ast month, Martin Shkreli became a household name. The CEO of Turing Pharmaceuticals is now infamous for raising the price of a newly-acquired drug to $750 a pill. He also explained in an interview that his company was not alone in acquiring drugs currently on the market to raise their price and, in turn, rapidly drive up their stock price.
Enter J. Michael Pearson, The current CEO of Valeant Pharmaceuticals who recently said that his company’s responsibility is to its shareholders, while making no mention of his customers who rely on his drugs to live.
“If products are sort of mispriced and there’s an opportunity, we will act appropriately in terms of doing what I assume our shareholders would like us to do.”
Already this year, Valeant has increased the price of 56 of the drugs in its portfolio an average of 66 percent, highlighted by their recent acquisition, Zegerid, which they promptly raised 550 percent. Not only does this have the unfortunate side effect of placing the price of life-saving drugs out of reach for even moderately-insured people, but it has now begun to call into question the sustainability of this rapidly-spreading business model.
In an interview with CNBC, Pearson defended his business practice of acquiring drugs instead of investing in research and development.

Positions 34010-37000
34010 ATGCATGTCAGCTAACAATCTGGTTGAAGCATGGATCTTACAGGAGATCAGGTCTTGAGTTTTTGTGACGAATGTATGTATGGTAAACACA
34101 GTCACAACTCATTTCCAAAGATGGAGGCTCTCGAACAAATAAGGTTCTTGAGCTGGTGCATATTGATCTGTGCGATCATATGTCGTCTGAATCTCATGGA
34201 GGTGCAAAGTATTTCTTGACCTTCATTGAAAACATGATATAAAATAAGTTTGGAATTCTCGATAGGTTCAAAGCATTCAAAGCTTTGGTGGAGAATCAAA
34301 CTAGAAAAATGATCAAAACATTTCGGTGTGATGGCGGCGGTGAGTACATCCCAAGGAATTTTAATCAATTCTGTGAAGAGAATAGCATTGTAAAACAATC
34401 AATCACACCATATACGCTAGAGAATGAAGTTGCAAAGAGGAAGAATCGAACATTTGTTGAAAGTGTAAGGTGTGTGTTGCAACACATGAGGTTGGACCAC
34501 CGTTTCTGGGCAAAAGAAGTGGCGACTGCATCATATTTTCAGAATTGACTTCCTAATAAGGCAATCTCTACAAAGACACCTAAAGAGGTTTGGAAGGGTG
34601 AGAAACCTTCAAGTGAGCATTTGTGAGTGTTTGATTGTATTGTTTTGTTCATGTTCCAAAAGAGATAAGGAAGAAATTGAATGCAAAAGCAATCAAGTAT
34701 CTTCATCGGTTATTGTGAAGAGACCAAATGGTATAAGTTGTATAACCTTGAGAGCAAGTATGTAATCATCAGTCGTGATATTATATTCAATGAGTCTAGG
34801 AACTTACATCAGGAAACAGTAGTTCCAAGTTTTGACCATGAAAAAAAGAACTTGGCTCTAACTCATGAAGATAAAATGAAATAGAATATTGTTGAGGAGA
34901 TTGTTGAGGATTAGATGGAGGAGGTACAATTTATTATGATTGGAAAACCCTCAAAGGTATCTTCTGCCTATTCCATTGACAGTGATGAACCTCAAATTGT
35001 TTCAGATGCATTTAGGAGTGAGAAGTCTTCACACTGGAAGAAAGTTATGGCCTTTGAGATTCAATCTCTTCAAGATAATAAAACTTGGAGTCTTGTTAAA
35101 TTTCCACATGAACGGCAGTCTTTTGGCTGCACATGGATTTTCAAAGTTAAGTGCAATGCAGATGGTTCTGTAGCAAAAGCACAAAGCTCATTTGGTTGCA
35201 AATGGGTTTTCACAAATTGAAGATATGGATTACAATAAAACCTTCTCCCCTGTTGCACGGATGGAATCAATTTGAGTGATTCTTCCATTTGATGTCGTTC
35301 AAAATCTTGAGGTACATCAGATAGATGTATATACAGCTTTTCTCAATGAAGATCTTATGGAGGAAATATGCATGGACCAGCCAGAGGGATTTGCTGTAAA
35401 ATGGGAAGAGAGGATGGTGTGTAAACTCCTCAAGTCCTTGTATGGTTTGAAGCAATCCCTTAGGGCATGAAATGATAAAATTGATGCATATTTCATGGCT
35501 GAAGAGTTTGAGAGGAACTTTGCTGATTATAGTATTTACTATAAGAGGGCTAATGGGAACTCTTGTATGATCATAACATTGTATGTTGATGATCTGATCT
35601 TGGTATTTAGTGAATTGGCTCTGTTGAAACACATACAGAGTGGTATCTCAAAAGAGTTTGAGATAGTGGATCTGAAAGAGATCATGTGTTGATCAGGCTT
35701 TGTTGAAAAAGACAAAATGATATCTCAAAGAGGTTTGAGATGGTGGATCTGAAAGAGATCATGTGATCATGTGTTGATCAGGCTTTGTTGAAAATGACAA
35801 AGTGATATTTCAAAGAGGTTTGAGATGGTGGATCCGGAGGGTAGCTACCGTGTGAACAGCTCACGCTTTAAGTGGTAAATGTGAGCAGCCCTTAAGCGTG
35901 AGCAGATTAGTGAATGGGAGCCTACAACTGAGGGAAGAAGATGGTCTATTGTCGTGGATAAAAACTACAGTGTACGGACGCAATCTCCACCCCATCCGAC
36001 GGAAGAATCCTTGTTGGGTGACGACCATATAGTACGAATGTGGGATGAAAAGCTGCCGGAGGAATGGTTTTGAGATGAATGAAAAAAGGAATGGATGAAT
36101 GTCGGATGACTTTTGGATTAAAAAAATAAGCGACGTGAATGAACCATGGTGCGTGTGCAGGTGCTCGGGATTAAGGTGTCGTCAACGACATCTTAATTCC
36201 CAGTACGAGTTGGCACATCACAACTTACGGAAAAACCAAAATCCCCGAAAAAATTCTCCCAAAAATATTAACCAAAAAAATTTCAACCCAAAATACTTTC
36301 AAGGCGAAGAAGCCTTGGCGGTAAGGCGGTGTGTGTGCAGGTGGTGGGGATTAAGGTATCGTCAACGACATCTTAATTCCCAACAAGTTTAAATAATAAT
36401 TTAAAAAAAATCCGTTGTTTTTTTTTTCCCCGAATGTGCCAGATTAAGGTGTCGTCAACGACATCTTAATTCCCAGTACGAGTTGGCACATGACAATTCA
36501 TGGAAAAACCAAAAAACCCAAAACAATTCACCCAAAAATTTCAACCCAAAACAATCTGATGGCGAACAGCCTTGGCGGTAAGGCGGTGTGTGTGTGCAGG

“My primary responsibility is to Valeant shareholders. We can do anything we want to do. We will continue to make acquisitions, we will continue to move forward.”
Since being named CEO in 2008, Valeant has acquired more than 100 drugs and seen their stock price rise more than 1,000 percent with Pearson at the helm. But it appears that all of the public backlash over price gouging of prescription drugs, which has included both Hillary Clinton and Bernie Sanders taking a stance against the practice as a platform in their respective presidential campaigns, has placed the practice under tremendous scrutiny.
The House Committee on Oversight and Government Reform is planning to issue a subpoena for information on recent price increases from both Pearson and Shkreli.
And that pending investigation has sent Valeant’s stock price tumbling more than 27 percent in the last month, which may have shareholders concerned enough to wonder if Pearson pushed too hard for too long.